After months of tension and ambiguity New Delhi and Kathmandu's attempts to iron out their differences will only lead to stability in the region and blunt Chinese designs.
Indian Foreign secretary (FS) Harsh Vardhan Shringla's recent visit to Nepal is both timely and pertinent. Himself of Sikkimese origin, Shringla is not a stranger to Nepal, having served in the northern division of the ministry of external affairs as a director (he also oversaw affairs in Bhutan), and he speaks Nepali fluently.
A veteran in handling the nuts and bolts of the geo-political dynamics which encompasses states like Bangladesh, Sri Lanka, Maldives and Myanmar, Shringla has an old Nepal association. His recent visit to Kathmandu last month, ahead of the tour undertaken by Chinese defence minister Wei Fenghe, carried just the right import and gravitas in ensuring that the partially fractured bonds between New Delhi and Kathmandu were being reset.
Shringla's sessions with Nepal's prime minister K.P.S. Oli would go a long way in addressing the disagreements that seemed to block communication between the two states for a better part of this year. India, on its part, has displayed the enthusiasm to reinvigorate the bilateral bonds further and the centuries old alliance finds gratification across multiple platforms.
Perhaps the most sensitive issue that has formed a scab on previous agreements has been the border issue between India and Nepal. But there is nothing that good hardnosed diplomacy and mutual respect cannot solve. Both countries had agreed some years ago that issues related to the borders would be taken up at a foreign secretary level and in this Shringla found an able partner in his Nepalese counterpart Bharat Raj Paudyal. Bilateral mechanisms and confidence building measures would be ably applied by both sides to restore a sense of calm given that the Nepal parliament has already ratified its claim on a new border and it would require a lot of tact and goodwill for India to broach the topic while searching for a lasting solution.
India has always ensured that its actions speak louder than its words when it comes to proving its commitment to supporting Nepal. A glut of humanitarian projects and financially backed activities bear case in point.
Shringla's task therefore was made all the more delicate during his visit but he opened schools and handed over medical supplies to enable Kathmandu battle the pandemic with the promise that more was to come when the Covid-19 vaccine was ready to be put to use.
The Indian foreign secretary had to steer past four sensitive pitstops during his visit namely, respecting Nepali feelings; getting a grip on the internal political dynamics at Kathmandu, where PM Oli enjoys control over the state institutions but is facing the threat of a rebellion within his own party; respecting Nepal's right to build ties with China, while ensuring that he spells out India's priorities in this context and finally spell out India's support for the principle of inclusion among Nepal's political elite and the marginalized social groups in the country.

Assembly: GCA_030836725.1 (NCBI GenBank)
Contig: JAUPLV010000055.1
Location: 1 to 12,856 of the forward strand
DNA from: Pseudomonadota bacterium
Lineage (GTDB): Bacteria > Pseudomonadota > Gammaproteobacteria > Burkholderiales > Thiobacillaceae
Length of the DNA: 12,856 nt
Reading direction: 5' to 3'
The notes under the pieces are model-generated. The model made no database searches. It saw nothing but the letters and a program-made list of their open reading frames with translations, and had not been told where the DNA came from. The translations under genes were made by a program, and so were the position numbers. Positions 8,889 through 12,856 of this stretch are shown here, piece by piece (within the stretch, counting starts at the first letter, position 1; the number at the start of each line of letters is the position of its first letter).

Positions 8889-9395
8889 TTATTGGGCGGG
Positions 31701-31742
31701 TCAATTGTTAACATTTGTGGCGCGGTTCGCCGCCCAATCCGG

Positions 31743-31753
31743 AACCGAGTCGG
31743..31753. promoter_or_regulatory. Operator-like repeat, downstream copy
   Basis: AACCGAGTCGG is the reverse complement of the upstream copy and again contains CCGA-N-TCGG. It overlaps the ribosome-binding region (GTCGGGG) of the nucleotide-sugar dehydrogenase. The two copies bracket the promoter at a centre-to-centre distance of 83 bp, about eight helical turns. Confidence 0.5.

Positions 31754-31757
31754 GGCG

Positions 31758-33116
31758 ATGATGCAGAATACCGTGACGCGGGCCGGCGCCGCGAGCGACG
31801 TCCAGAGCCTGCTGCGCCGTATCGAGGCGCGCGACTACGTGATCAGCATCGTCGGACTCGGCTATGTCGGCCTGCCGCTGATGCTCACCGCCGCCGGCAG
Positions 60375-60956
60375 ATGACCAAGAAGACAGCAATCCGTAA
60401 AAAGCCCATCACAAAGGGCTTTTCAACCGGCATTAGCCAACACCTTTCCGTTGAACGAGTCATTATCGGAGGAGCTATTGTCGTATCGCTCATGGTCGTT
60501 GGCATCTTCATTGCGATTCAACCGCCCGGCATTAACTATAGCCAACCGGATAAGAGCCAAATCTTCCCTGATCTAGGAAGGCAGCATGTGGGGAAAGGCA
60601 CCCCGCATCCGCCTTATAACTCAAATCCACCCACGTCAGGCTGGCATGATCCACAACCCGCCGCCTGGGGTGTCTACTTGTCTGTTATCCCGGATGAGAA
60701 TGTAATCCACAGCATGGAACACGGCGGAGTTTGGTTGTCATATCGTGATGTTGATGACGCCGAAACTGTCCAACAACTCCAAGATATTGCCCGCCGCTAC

India and Nepal have been busy repairing their recently strained ties. Shringla's visit was the third in as many weeks by an Indian official. He was preceded by Research and Analysis Wing chief Samant Kumar Goyal and army chief MM Naravane who was bestowed the rank of honorary general of the Nepal Army, which is part of an age-old tradition that both countries follow.
New Delhi has now made it amply clear in various ways that it supports the idea of a federal, democratic, republican, and secular Nepal and the engagement between the two nations will need to be more vigorous in order to counter the threat posed by Beijing. Commitments at the bureaucrat and senior minister level need to be more frequent following on the path created by Indian prime minister Narendra Modi who has visited Nepal four times since he took office in 2016. Oli himself has flown to New Delhi at least seven times. Nepal has now made it amply clear that it wishes to follow the twin path of building bonds between India and China which is why there is room for intensive cooperation between the age-old neighbours in order to ensure that no decay sets in due to ignorance and lethargy which could pose complications in the region specially for India.
The news that Nepal's foreign minister Pradeep Gyawali will be visiting India this month for meetings with Indian foreign minister Dr. S Jaishankar, though official dates are yet to be announced, seems to indicate that bilateral ties would receive a boost. Issues like trade, transit, water resources will be on the table including the firming up of a bilateral transit treaty and understanding on railway services. Nepal is looking for dispensations for its agricultural products and trans-shipment of goods shipped from third countries via India.
It is time for both India and Nepal to grab the low hanging fruit while smoothening the frayed edges of their relationship. Any tension between India and China would only end up affecting Nepal which now seems to have been caught in the middle given that they do not have the diplomatic finesse to wriggle out of a problem which has largely been off their own making.